LIVING AT HOME DURING PANDEMIC

How Kenyans are coping with staying indoors during pandemic

Most people have had enough with staying indoors.

In Summary

• From the responses received, some people are hoping life can go back to normal, while some are actually loving it since we don't know when all this will end.

• Staying at home during this period can be both boring and exciting depending on what you are doing.

Residents watch a television at the beginning of a curfew which was ordered by the Kenya's President Uhuru Kenyatta to contain the spread of the coronavirus disease (COVID-19), inside a house within Kibera slums in Nairobi, Kenya March 27, 2020. REUTERS/Thomas Mukoya
Residents watch a television at the beginning of a curfew which was ordered by the Kenya's President Uhuru Kenyatta to contain the spread of the coronavirus disease (COVID-19), inside a house within Kibera slums in Nairobi, Kenya March 27, 2020. REUTERS/Thomas Mukoya

You want to go out and meet your friends and family members or even visit your favourite restaurant.

But you are stuck indoors because you have to stay safe and help in reducing the spread of coronavirus.

Most people have had it with staying indoors with even those who loved staying in getting tired.

I talked to some Kenyans on how they are managing to stay at home.

From the responses received, some people are hoping life can go back to normal, while some are actually loving it since we don't know when all this will end.

 
 
 

John Kamau*, a father of three, said that in as much as he loves his family, he's finding it quite unproductive to just stay at home.

"The President did a great job by asking everyone to stay indoors but sincerely speaking, it is becoming boring. My kids have started complaining that they are bored of doing the same thing every day," he said.

He says that he's tried doing activities with his kids but he sees them slowly losing interest.

"I now have to look for other means to entertain them because they are little kids and they have to be kept active or else we will be going back to square one," Kamau says.

Judy Achieng says she's really enjoying the 'staying at home' rule because her working hours really limited the time she spends alone.

"I'm loving this idea of staying at home. I wake up really happy to start the day because I don't have to wake up early. My working hours are crazy," she says.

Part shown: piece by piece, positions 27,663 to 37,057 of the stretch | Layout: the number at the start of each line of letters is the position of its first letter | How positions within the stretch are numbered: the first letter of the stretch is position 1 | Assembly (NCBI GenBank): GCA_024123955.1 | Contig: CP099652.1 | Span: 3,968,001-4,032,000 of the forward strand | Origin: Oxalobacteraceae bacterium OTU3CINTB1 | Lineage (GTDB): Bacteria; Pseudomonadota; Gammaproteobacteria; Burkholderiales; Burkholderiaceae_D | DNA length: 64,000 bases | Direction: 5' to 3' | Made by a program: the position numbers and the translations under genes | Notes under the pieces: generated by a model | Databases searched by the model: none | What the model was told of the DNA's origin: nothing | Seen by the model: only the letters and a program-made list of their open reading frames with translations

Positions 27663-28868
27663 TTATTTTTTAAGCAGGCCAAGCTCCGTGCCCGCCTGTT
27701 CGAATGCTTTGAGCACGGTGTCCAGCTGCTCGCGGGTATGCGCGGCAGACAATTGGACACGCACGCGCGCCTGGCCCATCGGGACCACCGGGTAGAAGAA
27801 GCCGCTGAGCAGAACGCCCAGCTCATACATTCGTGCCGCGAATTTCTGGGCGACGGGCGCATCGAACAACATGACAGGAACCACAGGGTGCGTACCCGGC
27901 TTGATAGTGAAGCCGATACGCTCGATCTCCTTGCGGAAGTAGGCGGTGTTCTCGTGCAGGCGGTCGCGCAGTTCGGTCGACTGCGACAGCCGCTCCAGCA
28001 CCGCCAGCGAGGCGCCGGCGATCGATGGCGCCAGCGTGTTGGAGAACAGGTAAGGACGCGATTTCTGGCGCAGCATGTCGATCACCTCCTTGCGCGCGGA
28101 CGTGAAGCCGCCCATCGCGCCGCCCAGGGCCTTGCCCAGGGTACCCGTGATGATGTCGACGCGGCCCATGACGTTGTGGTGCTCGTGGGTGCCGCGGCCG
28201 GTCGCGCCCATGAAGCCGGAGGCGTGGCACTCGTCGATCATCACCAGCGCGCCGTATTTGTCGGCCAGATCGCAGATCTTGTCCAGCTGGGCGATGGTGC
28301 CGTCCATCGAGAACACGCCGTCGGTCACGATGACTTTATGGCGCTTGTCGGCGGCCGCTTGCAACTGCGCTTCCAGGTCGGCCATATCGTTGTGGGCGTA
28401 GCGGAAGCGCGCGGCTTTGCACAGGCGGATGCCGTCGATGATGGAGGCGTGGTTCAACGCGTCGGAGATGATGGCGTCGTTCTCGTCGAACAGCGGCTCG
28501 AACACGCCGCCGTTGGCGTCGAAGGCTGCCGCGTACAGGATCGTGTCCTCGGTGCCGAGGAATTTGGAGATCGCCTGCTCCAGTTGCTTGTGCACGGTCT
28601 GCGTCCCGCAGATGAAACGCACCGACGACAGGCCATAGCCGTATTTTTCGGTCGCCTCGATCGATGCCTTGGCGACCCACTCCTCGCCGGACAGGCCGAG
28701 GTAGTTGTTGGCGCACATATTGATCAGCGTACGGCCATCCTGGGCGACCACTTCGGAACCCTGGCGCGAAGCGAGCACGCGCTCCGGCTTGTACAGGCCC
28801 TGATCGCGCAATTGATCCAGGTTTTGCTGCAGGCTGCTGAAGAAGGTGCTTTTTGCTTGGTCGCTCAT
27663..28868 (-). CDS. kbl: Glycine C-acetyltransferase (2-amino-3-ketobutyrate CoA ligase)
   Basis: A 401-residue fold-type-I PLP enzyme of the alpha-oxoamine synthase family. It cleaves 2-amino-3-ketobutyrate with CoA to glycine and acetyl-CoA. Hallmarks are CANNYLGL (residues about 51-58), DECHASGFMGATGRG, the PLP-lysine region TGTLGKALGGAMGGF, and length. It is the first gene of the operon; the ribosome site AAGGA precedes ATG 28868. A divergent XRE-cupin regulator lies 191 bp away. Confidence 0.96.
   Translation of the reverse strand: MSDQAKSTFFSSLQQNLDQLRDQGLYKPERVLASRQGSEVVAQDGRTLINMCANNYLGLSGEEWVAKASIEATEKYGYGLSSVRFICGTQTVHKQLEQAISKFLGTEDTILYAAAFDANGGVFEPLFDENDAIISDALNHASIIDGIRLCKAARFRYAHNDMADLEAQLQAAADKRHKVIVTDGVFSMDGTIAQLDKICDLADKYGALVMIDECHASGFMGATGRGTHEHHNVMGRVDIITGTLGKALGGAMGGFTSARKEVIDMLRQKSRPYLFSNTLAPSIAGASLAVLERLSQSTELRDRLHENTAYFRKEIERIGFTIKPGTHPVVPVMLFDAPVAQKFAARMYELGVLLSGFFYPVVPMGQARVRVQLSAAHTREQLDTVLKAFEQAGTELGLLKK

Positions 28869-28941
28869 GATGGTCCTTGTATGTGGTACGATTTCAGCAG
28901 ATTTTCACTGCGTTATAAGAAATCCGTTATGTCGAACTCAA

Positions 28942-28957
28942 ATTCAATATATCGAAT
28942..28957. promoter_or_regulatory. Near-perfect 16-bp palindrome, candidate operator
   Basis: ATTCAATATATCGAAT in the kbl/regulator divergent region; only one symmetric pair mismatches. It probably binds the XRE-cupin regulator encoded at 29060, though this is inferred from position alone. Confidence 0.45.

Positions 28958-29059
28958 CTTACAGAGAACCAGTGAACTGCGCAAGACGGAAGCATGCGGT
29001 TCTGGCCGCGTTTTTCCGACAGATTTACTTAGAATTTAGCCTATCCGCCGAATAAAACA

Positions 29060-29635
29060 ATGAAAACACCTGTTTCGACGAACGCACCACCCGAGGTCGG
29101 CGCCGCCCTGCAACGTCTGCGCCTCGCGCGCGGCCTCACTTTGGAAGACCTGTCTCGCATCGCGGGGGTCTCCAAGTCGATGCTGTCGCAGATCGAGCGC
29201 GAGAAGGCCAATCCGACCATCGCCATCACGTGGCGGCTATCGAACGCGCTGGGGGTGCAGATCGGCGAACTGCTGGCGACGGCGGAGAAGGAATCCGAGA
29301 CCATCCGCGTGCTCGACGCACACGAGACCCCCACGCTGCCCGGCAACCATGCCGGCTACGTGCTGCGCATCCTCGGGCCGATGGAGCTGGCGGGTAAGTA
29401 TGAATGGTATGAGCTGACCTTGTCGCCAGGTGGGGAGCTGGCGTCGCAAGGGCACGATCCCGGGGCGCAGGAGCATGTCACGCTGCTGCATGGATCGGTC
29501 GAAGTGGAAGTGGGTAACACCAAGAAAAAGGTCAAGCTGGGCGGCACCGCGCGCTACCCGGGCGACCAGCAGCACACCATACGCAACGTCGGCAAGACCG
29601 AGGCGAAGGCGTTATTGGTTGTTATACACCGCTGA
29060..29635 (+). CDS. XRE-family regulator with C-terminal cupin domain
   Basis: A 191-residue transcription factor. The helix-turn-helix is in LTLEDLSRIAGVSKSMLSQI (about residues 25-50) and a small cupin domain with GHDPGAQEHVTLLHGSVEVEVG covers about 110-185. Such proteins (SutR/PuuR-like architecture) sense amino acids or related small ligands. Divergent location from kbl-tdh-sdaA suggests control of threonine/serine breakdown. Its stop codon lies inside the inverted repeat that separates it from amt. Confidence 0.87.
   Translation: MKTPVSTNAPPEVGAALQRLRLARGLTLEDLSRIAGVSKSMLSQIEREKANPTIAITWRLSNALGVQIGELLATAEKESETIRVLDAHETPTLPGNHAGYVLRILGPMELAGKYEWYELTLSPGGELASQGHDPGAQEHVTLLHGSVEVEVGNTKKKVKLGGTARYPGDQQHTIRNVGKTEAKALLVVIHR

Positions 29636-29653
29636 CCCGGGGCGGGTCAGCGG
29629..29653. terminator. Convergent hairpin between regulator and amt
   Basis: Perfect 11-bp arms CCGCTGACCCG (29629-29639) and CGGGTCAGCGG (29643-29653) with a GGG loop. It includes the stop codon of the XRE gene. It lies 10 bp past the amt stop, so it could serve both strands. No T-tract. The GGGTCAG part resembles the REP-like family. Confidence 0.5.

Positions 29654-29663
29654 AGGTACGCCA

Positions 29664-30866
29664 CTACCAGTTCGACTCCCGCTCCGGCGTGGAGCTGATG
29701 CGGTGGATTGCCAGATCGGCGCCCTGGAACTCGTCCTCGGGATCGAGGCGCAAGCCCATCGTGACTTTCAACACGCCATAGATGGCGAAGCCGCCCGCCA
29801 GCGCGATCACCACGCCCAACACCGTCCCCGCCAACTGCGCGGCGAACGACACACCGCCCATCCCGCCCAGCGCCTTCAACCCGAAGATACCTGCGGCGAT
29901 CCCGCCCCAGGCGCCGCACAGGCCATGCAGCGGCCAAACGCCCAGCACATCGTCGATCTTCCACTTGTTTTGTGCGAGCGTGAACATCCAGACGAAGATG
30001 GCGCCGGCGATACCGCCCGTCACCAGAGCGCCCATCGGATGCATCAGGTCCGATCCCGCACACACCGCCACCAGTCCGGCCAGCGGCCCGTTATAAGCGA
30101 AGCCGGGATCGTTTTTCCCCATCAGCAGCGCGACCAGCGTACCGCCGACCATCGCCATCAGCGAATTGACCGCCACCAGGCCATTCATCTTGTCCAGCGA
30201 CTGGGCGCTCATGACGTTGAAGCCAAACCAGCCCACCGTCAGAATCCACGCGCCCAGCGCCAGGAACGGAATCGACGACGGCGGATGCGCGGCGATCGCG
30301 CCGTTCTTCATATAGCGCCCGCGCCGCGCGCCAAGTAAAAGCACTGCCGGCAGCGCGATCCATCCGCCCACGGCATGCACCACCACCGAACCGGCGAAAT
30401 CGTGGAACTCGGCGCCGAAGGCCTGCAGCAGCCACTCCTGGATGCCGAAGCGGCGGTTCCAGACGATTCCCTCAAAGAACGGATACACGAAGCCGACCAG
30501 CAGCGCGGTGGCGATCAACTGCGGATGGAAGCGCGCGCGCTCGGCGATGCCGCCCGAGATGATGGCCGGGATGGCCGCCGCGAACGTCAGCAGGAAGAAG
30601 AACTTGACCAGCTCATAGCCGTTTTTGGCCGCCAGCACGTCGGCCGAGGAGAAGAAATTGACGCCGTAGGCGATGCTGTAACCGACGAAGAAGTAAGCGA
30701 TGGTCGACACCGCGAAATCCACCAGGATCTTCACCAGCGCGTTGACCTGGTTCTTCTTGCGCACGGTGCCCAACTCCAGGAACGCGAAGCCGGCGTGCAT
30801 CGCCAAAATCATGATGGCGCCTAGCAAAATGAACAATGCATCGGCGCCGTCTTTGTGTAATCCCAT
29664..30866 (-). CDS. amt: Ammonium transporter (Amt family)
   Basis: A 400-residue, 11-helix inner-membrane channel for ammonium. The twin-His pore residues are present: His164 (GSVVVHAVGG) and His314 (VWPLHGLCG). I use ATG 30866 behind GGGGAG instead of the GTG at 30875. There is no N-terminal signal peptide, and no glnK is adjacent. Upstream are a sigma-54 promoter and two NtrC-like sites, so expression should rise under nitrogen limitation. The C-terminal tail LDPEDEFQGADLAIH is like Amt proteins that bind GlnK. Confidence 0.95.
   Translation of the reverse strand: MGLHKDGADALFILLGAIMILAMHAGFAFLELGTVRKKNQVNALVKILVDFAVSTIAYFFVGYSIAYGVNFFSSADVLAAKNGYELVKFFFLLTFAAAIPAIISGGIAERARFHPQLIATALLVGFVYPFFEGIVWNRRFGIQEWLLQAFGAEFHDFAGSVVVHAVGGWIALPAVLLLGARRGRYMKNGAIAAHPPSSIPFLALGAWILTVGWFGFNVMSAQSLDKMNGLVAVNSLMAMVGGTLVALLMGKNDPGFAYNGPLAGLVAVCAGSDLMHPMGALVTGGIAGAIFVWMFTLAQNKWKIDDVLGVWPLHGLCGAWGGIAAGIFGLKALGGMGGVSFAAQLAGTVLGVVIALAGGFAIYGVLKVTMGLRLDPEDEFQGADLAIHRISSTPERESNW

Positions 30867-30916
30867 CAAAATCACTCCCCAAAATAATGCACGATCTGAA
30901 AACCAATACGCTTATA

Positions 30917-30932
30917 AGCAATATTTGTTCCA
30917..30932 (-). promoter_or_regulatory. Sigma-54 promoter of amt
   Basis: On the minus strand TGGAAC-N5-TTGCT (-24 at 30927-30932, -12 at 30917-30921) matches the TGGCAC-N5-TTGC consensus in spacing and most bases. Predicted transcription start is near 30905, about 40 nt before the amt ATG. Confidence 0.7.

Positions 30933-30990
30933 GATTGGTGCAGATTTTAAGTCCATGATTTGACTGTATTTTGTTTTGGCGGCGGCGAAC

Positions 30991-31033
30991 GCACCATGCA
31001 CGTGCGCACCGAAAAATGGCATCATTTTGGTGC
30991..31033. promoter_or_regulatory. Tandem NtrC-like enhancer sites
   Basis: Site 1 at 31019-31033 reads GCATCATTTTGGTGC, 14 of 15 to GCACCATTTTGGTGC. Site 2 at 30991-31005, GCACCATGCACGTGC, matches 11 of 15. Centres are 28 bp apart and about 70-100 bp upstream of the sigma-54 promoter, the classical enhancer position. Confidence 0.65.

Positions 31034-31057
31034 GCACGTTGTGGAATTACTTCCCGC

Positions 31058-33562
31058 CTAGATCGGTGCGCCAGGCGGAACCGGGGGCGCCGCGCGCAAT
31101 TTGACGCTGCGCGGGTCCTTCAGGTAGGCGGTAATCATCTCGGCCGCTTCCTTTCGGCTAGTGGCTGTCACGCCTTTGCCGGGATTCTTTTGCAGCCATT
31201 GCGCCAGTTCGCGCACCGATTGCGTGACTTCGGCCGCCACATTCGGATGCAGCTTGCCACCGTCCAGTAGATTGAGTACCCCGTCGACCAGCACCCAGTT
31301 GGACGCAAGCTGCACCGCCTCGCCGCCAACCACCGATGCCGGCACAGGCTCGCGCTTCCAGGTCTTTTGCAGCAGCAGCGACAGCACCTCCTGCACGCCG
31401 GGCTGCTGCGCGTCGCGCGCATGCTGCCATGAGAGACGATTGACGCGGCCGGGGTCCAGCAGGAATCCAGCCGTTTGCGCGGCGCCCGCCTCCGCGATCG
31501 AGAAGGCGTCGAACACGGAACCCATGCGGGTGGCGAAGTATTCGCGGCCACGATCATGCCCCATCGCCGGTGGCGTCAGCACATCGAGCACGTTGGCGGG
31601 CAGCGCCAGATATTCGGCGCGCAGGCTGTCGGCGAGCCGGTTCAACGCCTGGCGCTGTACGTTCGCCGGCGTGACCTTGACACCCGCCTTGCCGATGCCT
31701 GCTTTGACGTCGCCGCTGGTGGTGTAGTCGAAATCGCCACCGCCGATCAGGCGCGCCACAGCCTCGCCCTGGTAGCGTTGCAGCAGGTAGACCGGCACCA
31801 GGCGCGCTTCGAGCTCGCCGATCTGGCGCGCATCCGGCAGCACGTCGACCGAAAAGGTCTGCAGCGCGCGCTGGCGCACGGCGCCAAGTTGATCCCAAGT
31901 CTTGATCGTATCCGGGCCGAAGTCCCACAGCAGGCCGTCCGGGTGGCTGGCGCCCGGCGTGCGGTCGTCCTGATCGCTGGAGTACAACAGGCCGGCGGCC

"I have to wake up at 4 am, start prepping for the day and at 5 am I have to be out of the house just so as to make it to work by 6 am. But I can now extend my sleeping hours and even do I few things in the house as I work."

Staying at home during this period can be both boring and exciting depending on what you are doing.

 
 
 

Maria Mwende, a mother of two, has found so much joy spending time with her kids at home.

"I had forgotten how amazing it feels to hang out with my kids. During this period, I got to find out that my son is really into sports. He loves football a lot and has been practising. I have also learned a few skills as well," Mwende says.

She says her daughter is the quiet type but of late she has been trying to communicate as often as possible.

"She is just like her father. She never talks much and keeps things to herself, but we've been having deep conversations and we've both learned a lot about each other as individuals," she adds.

David Rotich and Sally Kosgey find staying at home really good for them.

Sally says their relationship was heading down south but after spending a few weeks together at home, it has made things a bit better.

"Relationships are hard and you can either try and work it out or let it go. My partner and I have not been ok for months. Fights almost every day and it's mostly because we both work late nights and get home quite late so we never get time to check up on each other," she says.

"But ever since we've been working from home, things have drastically changed. We communicate a lot and spend time together. This pandemic has been hectic for so many people but maybe it's also a blessing to others."

Tim Wanyonyi, on the other hand, is living a different life while at home.

He says he just wants to leave the house because he found out that his parents were not being truthful about their marriage.

"I never knew that my parents' relationship was quite toxic until when we were asked to stay home. The first three days after we started working and staying indoors, I noticed that my parents are not ok," he says.

"My father can't look at my mother and she can't stop raising her voice at him for even the tiniest things like not putting his toothbrush in the right container."

He added that he really wishes that he knew that his parents were not ok earlier and maybe he could have done something because he gets home after they've already retired to bed.

But Wanyonyi says that he's hoping that with time they will learn to tolerate each other during this period.

Last week, Health CAS Mercy Mwangangi said that the government has witnessed a spike in domestic violence, gender-based violence and sexual offences during the Covid-19 period.

She warned Kenyans against engaging in such vices and disputes during the pandemic.

"As the Ministry of Health what we are really saying is that this is not the time to engage in disputes and to bend about in terms of domestic violence towards our partners," Mwangangi said.

"We want to remind everyone that the law has not been suspended and that it will catch up with those who mete violence on others during this period."